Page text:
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Updated: April 11, 2010 03:41 IST

A riddle for historians even now

M. Malleswara Rao
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An artist's rendition of Shri Krishnadevaraya, an illustrious king of the Vijayanagara empire.
The Hindu
An artist's rendition of Shri Krishnadevaraya, an illustrious king of the Vijayanagara empire.

As Andhra Pradesh prepares to celebrate the 500th anniversary of the coronation of Sri Krishnadevaraya, his throne remains an unresolved riddle to historians even today.

Where does it lie now? Was it used by Sri Krishnadevaraya's successors after his demise in 1530 AD after a 21-year successful rule which was described as the golden age in the medieval south India ? Or taken away by Bahmani sultans after Aliya Ramaraya, son-in-law of Sri Krishnadevaraya, met with a crushing defeat at their hands in Tallikote battle in 1565?

But here is a something to ponder over. According to Dr K. Krishna Rao, an authority of Sri Krishnadevaraya who made films and wrote books on Vijayanagara empire and recipient of several awards, the throne lies very much at Hampi.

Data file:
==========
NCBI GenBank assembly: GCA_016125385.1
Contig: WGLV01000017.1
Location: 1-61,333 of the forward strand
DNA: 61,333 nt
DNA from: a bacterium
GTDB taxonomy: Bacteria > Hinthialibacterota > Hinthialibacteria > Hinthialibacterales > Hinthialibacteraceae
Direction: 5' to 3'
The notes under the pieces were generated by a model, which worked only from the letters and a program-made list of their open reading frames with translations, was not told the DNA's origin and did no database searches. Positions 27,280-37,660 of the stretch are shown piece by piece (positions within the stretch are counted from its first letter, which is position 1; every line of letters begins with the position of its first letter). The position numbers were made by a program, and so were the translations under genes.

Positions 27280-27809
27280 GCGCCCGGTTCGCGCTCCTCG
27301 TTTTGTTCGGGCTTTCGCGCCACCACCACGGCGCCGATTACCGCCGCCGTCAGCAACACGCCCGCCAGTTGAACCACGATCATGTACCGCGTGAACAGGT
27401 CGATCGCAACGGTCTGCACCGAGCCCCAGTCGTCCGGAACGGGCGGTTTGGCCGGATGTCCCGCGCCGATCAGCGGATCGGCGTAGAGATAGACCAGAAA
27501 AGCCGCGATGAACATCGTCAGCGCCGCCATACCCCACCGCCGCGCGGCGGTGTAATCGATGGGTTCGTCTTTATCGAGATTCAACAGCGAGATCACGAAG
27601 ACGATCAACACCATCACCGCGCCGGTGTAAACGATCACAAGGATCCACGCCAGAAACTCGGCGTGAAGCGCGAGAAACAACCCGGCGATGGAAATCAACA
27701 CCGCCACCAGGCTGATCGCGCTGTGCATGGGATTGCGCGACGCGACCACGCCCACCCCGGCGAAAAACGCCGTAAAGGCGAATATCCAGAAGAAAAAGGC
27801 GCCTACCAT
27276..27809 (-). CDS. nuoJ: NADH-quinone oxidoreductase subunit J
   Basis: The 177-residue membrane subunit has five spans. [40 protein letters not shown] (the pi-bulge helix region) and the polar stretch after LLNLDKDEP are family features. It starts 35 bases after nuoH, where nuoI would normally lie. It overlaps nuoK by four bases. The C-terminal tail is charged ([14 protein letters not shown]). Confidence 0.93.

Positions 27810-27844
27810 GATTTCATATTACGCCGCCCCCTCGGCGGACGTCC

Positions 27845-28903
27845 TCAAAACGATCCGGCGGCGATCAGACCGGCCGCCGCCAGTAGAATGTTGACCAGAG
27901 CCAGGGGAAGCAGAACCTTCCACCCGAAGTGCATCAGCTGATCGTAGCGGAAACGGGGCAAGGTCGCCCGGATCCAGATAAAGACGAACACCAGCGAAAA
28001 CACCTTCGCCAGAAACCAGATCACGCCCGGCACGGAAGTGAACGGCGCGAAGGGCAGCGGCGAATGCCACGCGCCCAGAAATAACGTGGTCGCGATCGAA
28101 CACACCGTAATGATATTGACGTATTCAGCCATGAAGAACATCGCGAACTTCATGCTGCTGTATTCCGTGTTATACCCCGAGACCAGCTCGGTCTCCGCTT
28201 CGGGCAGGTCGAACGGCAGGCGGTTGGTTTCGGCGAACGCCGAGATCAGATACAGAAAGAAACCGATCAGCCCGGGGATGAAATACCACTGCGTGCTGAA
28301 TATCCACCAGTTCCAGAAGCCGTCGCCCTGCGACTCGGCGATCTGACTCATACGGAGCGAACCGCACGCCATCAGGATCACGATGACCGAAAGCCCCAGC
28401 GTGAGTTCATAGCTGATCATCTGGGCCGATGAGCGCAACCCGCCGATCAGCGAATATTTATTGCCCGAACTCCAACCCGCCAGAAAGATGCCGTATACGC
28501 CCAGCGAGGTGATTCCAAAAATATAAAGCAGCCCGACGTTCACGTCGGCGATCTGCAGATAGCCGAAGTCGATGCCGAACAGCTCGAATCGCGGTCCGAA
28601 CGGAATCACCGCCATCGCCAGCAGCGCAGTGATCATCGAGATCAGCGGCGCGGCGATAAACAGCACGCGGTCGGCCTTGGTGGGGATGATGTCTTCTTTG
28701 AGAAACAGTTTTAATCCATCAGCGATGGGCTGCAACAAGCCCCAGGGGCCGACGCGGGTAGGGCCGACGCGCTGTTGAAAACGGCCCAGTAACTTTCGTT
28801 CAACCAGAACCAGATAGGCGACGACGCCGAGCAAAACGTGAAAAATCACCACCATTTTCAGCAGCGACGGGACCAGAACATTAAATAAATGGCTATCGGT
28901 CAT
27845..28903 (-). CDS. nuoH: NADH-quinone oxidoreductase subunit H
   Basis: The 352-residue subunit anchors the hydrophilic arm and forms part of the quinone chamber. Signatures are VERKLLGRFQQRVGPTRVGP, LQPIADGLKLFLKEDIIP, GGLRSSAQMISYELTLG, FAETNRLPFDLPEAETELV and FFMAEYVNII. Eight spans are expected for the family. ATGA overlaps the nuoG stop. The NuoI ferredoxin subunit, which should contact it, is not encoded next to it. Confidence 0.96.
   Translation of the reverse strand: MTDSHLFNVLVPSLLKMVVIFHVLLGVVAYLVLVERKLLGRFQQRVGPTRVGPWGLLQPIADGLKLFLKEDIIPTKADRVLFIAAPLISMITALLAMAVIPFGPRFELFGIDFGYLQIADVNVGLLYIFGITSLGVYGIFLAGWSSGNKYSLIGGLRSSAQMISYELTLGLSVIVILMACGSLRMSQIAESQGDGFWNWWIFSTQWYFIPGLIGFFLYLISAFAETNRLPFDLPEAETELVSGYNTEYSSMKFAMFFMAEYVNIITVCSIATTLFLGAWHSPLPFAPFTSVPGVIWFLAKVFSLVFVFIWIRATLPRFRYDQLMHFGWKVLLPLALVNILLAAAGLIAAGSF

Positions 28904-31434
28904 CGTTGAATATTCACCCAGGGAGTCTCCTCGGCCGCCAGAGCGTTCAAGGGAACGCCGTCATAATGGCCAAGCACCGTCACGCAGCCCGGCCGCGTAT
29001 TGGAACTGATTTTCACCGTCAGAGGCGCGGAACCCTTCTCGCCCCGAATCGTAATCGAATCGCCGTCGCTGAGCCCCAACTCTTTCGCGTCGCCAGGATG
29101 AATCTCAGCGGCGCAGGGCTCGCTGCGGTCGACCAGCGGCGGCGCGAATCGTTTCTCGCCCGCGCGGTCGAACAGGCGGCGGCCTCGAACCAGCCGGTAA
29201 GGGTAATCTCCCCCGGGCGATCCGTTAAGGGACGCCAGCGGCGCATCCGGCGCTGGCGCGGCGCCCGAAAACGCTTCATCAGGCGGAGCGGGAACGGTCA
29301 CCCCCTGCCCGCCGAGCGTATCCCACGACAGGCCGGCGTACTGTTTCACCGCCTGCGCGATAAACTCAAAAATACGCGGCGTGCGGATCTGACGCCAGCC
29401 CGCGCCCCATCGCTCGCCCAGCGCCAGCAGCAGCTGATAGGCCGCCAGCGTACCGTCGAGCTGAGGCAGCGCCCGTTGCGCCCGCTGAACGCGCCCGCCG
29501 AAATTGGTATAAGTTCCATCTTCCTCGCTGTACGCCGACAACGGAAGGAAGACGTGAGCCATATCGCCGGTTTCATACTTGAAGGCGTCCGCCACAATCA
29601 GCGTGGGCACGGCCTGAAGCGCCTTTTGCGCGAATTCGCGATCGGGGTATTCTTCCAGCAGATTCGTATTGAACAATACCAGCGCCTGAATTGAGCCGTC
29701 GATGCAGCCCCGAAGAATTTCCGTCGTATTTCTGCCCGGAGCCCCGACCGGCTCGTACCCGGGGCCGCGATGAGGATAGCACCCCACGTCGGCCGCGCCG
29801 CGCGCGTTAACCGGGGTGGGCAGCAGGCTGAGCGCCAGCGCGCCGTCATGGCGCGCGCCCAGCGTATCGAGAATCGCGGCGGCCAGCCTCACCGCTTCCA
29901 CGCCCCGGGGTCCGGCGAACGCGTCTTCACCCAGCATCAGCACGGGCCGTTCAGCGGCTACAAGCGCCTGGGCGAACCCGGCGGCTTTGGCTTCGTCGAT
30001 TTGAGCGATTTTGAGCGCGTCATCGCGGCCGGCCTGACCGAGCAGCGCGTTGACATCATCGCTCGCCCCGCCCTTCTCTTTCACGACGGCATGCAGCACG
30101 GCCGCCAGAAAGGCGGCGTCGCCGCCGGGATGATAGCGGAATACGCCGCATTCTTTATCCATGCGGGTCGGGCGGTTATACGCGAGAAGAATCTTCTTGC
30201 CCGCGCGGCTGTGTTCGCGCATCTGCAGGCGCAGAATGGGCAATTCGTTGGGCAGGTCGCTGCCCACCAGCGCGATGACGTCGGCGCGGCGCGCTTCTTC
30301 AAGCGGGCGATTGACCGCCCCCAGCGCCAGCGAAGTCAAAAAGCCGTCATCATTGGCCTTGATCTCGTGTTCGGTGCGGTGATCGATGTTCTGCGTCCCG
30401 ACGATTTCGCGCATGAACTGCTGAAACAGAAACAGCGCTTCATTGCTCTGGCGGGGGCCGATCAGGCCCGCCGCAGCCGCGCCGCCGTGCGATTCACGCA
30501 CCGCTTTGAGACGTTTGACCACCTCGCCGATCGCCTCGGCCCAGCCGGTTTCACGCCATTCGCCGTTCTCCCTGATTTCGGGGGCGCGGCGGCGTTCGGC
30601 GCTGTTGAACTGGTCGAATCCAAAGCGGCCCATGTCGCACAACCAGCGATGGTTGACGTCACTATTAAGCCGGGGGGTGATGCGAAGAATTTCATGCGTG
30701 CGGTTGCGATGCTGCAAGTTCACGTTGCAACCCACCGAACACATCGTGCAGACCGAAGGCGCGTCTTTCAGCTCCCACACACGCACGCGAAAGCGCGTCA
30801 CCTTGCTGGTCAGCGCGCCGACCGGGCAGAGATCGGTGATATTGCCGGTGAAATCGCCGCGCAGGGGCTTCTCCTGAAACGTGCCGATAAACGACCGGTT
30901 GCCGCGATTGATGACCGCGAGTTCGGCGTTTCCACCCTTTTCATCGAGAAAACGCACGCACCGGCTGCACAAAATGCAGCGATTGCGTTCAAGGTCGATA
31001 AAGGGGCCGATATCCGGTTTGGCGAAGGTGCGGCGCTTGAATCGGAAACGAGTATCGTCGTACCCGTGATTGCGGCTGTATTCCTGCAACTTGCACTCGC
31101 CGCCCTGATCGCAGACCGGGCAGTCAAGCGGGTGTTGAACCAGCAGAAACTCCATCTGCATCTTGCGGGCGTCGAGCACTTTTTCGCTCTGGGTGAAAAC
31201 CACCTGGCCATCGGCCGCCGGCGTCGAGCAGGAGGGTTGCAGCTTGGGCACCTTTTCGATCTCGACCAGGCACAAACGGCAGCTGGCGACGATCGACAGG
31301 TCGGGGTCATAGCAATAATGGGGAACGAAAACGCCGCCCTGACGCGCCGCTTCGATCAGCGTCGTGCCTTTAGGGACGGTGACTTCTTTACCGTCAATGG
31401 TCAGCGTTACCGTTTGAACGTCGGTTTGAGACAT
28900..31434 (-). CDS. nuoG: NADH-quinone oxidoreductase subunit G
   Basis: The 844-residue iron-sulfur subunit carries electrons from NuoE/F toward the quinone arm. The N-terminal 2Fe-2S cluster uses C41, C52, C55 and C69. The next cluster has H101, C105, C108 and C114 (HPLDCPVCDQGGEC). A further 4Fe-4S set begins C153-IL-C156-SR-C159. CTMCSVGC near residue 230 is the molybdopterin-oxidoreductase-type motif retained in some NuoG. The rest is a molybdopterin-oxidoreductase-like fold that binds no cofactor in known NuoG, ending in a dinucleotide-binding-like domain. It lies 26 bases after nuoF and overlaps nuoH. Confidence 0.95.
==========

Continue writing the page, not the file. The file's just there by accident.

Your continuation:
Dr. Rao's years of research into anything connected with the emperor, took him to Hampi where it so happened recently that he “chanced to sight” the throne in the famous Virupaksha temple, the place where, historians say, the coronation took place on August 7, 1509.

The throne, resembling a highly embellished chair used for grooms and brides at marriages of celebrities these days, was made in pure silver full with engravings on it. Now, it is being used by archakas as the peetham to place “ammavarau”, the consort of the presiding deity, Lord Shiva. Dr Rao said the archakas gave him the tip-off with great reluctance.

Unlike all other structures at Hampi which were destroyed with impunity by Bahmanis after the war, Virupaksha temple remained intact. Shaivite soldiers formed a sizeable chunk of the Bahmani army which participated in the Hampi vandalism but they spared Virupaksha temple as it was dedicated to Lord Shiva.

Archaeologists in the State Archaeology Department, however, say the claim is yet to be ascertained.

Dr Rao also stumbled upon the original portrait of the emperor painted by Domingo Paes, Portuguese traveller who visited emperor's court during his heyday and penned down his memories, at Bharat Vidya Samsodhan Mandal, Pune.

In colour painting, Sri Krishnnadevaraya looks exactly like the one projected in Telugu and Kannada films with a long moustache and the familiar turban-like crown.

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